You’re not alone. So what is about other people’s screens that make them irresistible?
“Other people’s screens are windows into their lives, and brains, and relationships and work — into their politics, anxieties, failures and addictions. They tend to appear between one and three feet away from other people’s faces, depending.”
We used to not have as much access to other people’s screens as we do now. Home and office computers were more private than the now ubiquitous 5.5” screen everyone carries everywhere nowadays.
Munich researchers wanted to find out more about “shoulder surfing” in an effort to understand the security implications of having our lives exposed on small screens. So what did they find? The research suggested the majority of shoulder surfing was casual and opportunistic with survey respondents admitting they did it out of boredom and curiosity. In cases where there was malicious intent, “both users and observers expressed negative feelings in the respective situation, such as embarrassment and anger or guilt and unease.”
What were they looking at? Mostly text, and more specifically instant messaging, Facebook, email and news.
Observing shoulder surfers in NY can even tell how phone usage has changed since wifi was sporadically introduced. Gone are the days of CandyCrush. Today is all about long texts composed, then reworked and frantically sent when the signal appears, they are also selfies being retouched, or as the train transforms into an office, messages about the client. Other people’s screens can be used as warnings or endorsements. Whatever they contain, they are a reminder that we should all really just mind our business.
Why it’s hot:
As we design mobile experiences, should we keep in mind our second audience, the shoulder surfer?
BioSay, a Boston startup has created a biometric measurement app that monitors stress levels through inbuilt sensors on a smartphone. The app monitors the how different places and environments affect a user’s emotional state.
Users have to place their finger over their smartphone camera which can detect their heart rate; the reading is called a “bioji”. The app also analyzes facial expressions and voice (through the camera and mic) to aggregate data about their mood. By using location services, the app can gather data about the user’s environment and users are encouraged to add their own data by adding notes or tagging friends they are with.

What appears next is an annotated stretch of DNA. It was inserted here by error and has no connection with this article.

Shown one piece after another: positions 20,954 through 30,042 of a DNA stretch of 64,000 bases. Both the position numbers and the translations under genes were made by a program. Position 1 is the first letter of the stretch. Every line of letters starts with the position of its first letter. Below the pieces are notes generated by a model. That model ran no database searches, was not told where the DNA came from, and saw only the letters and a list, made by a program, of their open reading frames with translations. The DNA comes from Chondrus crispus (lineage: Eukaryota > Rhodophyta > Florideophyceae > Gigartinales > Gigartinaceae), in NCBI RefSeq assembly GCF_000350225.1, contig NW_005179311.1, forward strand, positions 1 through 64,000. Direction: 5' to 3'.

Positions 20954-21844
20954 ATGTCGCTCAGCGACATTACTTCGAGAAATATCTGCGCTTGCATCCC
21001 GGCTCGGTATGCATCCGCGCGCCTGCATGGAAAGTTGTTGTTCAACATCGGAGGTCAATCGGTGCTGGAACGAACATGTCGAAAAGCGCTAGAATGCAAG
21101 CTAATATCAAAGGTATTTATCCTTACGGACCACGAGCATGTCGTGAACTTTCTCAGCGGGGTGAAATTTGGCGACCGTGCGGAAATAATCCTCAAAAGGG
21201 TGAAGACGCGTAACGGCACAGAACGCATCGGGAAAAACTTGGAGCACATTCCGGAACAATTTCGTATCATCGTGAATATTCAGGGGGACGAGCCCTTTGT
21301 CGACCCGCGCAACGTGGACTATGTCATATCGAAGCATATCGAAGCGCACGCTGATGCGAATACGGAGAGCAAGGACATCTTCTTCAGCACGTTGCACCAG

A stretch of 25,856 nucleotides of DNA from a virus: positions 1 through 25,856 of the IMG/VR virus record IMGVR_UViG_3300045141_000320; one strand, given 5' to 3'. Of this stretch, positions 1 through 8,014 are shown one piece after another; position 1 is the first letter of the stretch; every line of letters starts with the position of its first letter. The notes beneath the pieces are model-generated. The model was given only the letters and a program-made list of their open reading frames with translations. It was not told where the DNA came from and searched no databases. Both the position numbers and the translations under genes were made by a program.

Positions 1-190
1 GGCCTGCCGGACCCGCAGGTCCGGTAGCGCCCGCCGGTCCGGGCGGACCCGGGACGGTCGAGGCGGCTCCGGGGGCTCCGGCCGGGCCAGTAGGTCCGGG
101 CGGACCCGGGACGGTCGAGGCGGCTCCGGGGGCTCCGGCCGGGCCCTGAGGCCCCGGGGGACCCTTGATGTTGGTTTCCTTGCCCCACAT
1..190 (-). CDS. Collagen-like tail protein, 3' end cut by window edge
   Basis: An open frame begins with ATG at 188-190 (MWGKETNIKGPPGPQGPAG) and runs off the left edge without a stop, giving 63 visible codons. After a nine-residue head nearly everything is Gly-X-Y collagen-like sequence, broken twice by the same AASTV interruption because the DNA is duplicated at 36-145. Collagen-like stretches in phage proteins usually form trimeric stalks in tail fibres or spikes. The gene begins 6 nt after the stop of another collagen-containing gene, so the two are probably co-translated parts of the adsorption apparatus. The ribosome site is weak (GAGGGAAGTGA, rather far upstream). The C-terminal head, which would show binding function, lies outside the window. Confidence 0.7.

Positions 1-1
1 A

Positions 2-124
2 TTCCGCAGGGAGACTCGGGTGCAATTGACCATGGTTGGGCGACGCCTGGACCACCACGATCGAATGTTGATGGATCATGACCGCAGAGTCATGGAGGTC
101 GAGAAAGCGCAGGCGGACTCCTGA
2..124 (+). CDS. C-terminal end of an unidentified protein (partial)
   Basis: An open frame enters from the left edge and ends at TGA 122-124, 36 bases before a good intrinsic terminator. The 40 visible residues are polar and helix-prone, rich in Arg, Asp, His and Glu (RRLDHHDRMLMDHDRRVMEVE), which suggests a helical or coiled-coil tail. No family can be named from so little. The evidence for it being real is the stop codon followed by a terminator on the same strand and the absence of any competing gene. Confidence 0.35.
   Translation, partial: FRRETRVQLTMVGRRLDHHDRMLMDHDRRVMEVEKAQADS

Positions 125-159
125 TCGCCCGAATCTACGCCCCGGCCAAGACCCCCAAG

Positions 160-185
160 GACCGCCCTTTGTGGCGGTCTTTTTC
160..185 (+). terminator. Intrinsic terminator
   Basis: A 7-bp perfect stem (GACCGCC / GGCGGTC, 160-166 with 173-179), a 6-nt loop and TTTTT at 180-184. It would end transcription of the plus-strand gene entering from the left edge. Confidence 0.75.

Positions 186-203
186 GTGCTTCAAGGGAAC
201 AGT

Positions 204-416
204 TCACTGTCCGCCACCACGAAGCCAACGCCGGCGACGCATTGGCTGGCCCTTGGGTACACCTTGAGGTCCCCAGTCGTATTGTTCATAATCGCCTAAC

“Biojis” can be shared or kept private, although the apps founders would like for the data to be shared on a larger scale so that other users and healthcare providers can see how different places are impacting people.
‘The war on stress, depression and disease will not be won by survival of the fittest where data is locked away and we can’t learn from one another, it will be won by collaboration,’ explained Donalds during her TED Talk, featured above. ‘As we endeavour to fight the war on stress, depression and disease our data must not be divided but united.’
The impact that different businesses have on people’s emotional states can be mapped by BioSay, too. This is good news for brands if people leave their stores smiling, but not so great if the experiences they offer cause stress. Smart companies will use the data to gain insights into how they can improve and enhance their customers’ wellbeing.
Why it’s hot:
Because users can start to understand the lifestyle choices they may not be aware of that are negatively influencing their health.
What’s this going to do for brands with physical locations?
Spotify is asking users with premium family plans to confirm their home address through GPS data or risk losing access to the service. For Spotify, a family constitutes 2-5 people living in the same home, which IRL is not necessarily how families work. So why are they looking into this now?
A story published in Billboard last month revealed that streaming family plans had some music industry executives concerned about Spotify’s slipping average revenue per user. According to Billboard, nearly half of global streaming subscribers (including platforms such as Apple Music and Pandora) are on family plans. Spotify’s ARPU declined 12% in the second quarter of 2018 compared to the same time last year, and Billboard’s Hannah Karp writes: “Family-plan price bumps could help compensate for the potential revenue being lost when family-plan subscribers share their passwords with friends outside their families.”